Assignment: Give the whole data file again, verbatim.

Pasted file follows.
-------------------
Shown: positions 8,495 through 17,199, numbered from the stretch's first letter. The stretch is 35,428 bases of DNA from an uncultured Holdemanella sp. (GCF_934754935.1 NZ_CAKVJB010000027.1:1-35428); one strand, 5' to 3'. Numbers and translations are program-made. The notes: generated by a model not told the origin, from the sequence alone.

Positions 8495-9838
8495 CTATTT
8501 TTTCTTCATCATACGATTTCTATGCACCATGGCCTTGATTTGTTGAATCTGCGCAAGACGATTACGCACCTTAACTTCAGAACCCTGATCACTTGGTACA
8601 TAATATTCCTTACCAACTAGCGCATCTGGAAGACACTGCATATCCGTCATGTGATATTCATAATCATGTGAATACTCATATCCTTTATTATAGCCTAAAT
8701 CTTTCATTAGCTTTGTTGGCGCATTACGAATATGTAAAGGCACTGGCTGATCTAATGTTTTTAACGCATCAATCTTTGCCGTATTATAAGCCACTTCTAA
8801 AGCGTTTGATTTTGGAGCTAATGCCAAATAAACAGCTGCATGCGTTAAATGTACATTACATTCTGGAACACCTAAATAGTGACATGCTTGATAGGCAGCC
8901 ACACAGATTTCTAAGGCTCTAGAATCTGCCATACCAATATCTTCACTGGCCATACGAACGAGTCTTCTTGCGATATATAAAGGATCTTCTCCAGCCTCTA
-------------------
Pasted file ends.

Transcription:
Shown: positions 8,495 through 17,199, numbered from the stretch's first letter. The stretch is 35,428 bases of DNA from an uncultured Holdemanella sp. (GCF_934754935.1 NZ_CAKVJB010000027.1:1-35428); one strand, 5' to 3'. Numbers and translations are program-made. The notes: generated by a model not told the origin, from the sequence alone.

Positions 8495-9838
8495 CTATTT
8501 TTTCTTCATCATACGATTTCTATGCACCATGGCCTTGATTTGTTGAATCTGCGCAAGACGATTACGCACCTTAACTTCAGAACCCTGATCACTTGGTACA
8601 TAATATTCCTTACCAACTAGCGCATCTGGAAGACACTGCATATCCGTCATGTGATATTCATAATCATGTGAATACTCATATCCTTTATTATAGCCTAAAT
8701 CTTTCATTAGCTTTGTTGGCGCATTACGAATATGTAAAGGCACTGGCTGATCTAATGTTTTTAACGCATCAATCTTTGCCGTATTATAAGCCACTTCTAA
8801 AGCGTTTGATTTTGGAGCTAATGCCAAATAAACAGCTGCATGCGTTAAATGTACATTACATTCTGGAACACCTAAATAGTGACATGCTTGATAGGCAGCC
8901 ACACAGATTTCTAAGGCTCTAGAATCTGCCATACCAATATCTTCACTGGCCATACGAACGAGTCTTCTTGCGATATATAAAGGATCTTCTCCAGCCTCTA